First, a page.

Muhammad Khaja Abdul Mutakabbir, is a well-respected community activist, community chaplain, motivational speaker, a community engagement specialist, father, husband and British Black Muslim activist.
Muhammad Khaja Abdul Mutakabbir was born in Barbados in 1948 and came to the UK in 1960. In the 1960’s he personally witnessed how the Teddy Boys and Skinheads used to attack many other Black people who came to the UK from the Caribbean. This encouraged him in his late teens to become a community activist against racism, police brutality and institutionalised racism. Due to his consistent great work in the community he became a senior youth and community officer for the Metro Youth Community club. This community hub was in the heart of the Black community in Ladbroke Grove.
The works of this community hub helped to challenge police brutality and institutionalised racism. As a leading activist he assisted elite Reggae acts like Aswad and other Reggae sound systems with getting much needed equipment. Dennis Brown (Crowned Prince of Reggae) and other reggae stars were regular visitors. There were some occasions where they performed at some fundraisers for the community hub. Inspired by the Black Panthers, The Last Poets, Malcolm X, Imam Jamil Al Ameen and other political social activists – he decided to learn about Islam in the late 1970s. He decided to embrace Islam in 1981. While at the Metro Club, he gained a degree from Greenwich University.
From his vast experience in community work, Muhammad Khaja became a senior advisor to many Black Muslim initiatives around the London area. Due to his crystal – clear speech skills and integrity he gained a popular status in various communities. He was often asked to speak to various Black Muslim communities around London, Birmingham, Manchester and Luton. He also worked in customer service / chauffeuring with the Libyan and Saudi Arabian embassies. While working with the embassies he was very active in community work with Shaykh Sadgladallah Raif. He supported his Righteous Religious Warrior of the Temple of Light the Order of Melchizedek. This initiative was the first ever Black community interfaith initiative. This project brought Muslims, Christians, Rastafarians, Pan Africanists and Hebrews together in peace in London. This was a much needed, initiative as there were some fractions in the Black community who were trying to cause hostile division in the community.
Muhammad Khaja also supported one of the first Black community, mosques in All Saints Road Ladbroke Grove (co-founded by Shaykh Sad’llah Raif) in the 1980s (1985 -1989) This Mosque was a hub of support, cultural centre and empowerment of Black Muslims. They made good connections world-wide who supported their cause. As a Mosque catering specifically for the Black Muslim community the project managed beneficial programmes. Muhammad Khaja helped to establish youth and community initiatives that were much needed for young people, women and the young men. This community mosque had a policy of being non-sectarian to avoid division. In the late 1980s Muhammad Khaja became a speaker at Speakers Corner where he would engage audiences in religious debate, current affairs, African / Caribbean history and social activism. In the early 1990s due to his brilliant speech techniques, he was asked by The Golborne Road Mosque in Ladbroke Grove Mosque to be a ‘Senior Community Outreach Liaison Officer’ to help to bring back Asian and Arab born Muslims back into the mosque as many were rejecting their faith.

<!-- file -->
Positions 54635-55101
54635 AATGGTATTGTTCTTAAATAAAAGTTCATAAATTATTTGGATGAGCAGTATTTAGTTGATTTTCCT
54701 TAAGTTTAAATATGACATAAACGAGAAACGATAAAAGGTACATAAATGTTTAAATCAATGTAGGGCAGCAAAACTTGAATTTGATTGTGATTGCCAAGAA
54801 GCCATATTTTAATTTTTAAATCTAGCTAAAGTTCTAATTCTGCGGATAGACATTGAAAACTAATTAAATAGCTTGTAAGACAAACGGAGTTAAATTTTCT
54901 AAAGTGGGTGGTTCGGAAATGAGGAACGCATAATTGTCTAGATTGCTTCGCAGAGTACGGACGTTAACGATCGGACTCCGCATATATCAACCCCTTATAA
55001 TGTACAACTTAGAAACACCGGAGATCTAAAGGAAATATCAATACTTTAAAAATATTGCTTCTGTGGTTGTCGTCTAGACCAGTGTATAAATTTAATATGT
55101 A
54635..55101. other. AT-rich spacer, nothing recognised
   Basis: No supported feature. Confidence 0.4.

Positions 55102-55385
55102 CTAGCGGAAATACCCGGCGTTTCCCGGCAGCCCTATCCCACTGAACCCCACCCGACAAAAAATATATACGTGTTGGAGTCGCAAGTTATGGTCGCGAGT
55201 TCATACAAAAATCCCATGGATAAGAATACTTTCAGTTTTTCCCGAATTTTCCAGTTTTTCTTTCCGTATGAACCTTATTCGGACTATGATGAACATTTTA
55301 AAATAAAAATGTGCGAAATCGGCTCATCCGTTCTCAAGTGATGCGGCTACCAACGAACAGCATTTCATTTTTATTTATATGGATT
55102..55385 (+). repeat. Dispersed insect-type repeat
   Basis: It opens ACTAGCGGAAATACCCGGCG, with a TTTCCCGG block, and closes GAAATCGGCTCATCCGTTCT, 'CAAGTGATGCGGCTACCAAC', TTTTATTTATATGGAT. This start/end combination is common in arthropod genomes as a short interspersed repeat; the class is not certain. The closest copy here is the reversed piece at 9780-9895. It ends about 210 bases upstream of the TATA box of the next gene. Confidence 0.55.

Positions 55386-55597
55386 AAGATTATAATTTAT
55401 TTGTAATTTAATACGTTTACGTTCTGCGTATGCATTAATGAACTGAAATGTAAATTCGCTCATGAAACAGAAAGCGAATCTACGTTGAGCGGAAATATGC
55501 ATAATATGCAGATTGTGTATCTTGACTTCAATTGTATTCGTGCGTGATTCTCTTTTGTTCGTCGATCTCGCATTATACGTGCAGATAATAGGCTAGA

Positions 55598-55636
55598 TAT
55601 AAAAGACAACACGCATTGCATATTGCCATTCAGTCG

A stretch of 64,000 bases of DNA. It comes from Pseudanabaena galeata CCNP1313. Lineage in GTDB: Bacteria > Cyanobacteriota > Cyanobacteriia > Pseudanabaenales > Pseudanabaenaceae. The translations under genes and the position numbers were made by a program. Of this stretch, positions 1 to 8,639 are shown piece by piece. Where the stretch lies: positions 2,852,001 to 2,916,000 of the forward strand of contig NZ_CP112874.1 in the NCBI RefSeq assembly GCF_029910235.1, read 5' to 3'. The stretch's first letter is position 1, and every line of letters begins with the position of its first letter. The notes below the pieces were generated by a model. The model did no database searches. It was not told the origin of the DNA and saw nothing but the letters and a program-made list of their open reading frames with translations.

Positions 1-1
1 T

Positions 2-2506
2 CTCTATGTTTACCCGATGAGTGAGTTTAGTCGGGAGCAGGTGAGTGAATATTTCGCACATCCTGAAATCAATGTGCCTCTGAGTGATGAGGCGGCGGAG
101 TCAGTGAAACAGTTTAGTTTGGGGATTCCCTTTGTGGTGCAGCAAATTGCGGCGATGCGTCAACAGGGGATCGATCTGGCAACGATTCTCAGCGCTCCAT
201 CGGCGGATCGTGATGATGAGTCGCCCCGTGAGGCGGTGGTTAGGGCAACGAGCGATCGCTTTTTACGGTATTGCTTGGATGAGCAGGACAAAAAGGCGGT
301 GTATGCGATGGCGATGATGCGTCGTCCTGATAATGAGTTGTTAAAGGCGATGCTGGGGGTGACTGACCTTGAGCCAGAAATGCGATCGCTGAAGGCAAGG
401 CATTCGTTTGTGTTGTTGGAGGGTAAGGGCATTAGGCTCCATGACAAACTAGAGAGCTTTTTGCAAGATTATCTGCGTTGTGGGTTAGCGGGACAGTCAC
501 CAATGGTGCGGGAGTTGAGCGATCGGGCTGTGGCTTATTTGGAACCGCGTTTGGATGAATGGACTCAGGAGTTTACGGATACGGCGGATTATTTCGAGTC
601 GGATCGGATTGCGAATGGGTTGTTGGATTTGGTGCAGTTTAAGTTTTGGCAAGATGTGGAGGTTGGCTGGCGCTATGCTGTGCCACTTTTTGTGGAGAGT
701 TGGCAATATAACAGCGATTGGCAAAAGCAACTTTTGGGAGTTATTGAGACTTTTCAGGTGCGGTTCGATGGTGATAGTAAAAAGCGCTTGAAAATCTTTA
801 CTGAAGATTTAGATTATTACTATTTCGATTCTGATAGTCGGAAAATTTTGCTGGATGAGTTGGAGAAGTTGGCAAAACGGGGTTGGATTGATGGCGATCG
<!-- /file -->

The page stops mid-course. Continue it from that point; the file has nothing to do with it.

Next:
In 1992 in London by Dr Kalim Siddiqui, Director of the Muslim Institute head hunted Muhammad Khaja to be the African Caribbean Muslim representative of the Muslim parliament. This was a great honour and Muhammad Khaja excelled in his role. Many people around him were encouraging Muhammad Khaja to start up his own organisation which he refused at first. Then he succumbed to the numerous requests by Black Muslims around him by establishing The Organisation of Islamic Development. The aim of his organisation was to give life skills, Islamic knowledge with important secular knowledge to benefit Black Muslims in the UK. He is passionate about Islam, community development and education. His pioneering organisation was key in bridging the gap between various Black community organisations/faith groups and Black Muslims in the 1990s.
He was able to provide support to Black Muslim initiatives around London and beyond with his expertise. He orchestrated a personal development initiative at Lancaster Community Club every Thursday in Ladbroke Grove where Black Muslims could learn important skills. This would include business skills, Arabic, women’s empowerment, marriage/relationship workshops etc. There was also a question and answer session where Black Muslims could question any topics. Through his organisation he was able to send Black Muslims abroad to study to become future Imams for the Black Muslim community. While doing this consistent community work, he was also working with Haringey Youth Services, where he managed youth projects for African / African Caribbean youths in North London. These projects promoted life skills, critical thinking, employability skills and personal development.
His hobbies included cricket, reading and martial arts.
In later life, he became a community chaplain who conducts weddings, child blessings and is very active in marriage introductions among Black Muslims. From his vast experience, he is still a major advisor for many Black Muslim initiatives that are in operation today. His work still promotes unity, well-being peace and community engagement today.
Muhammad Khaja and Ismael Lea South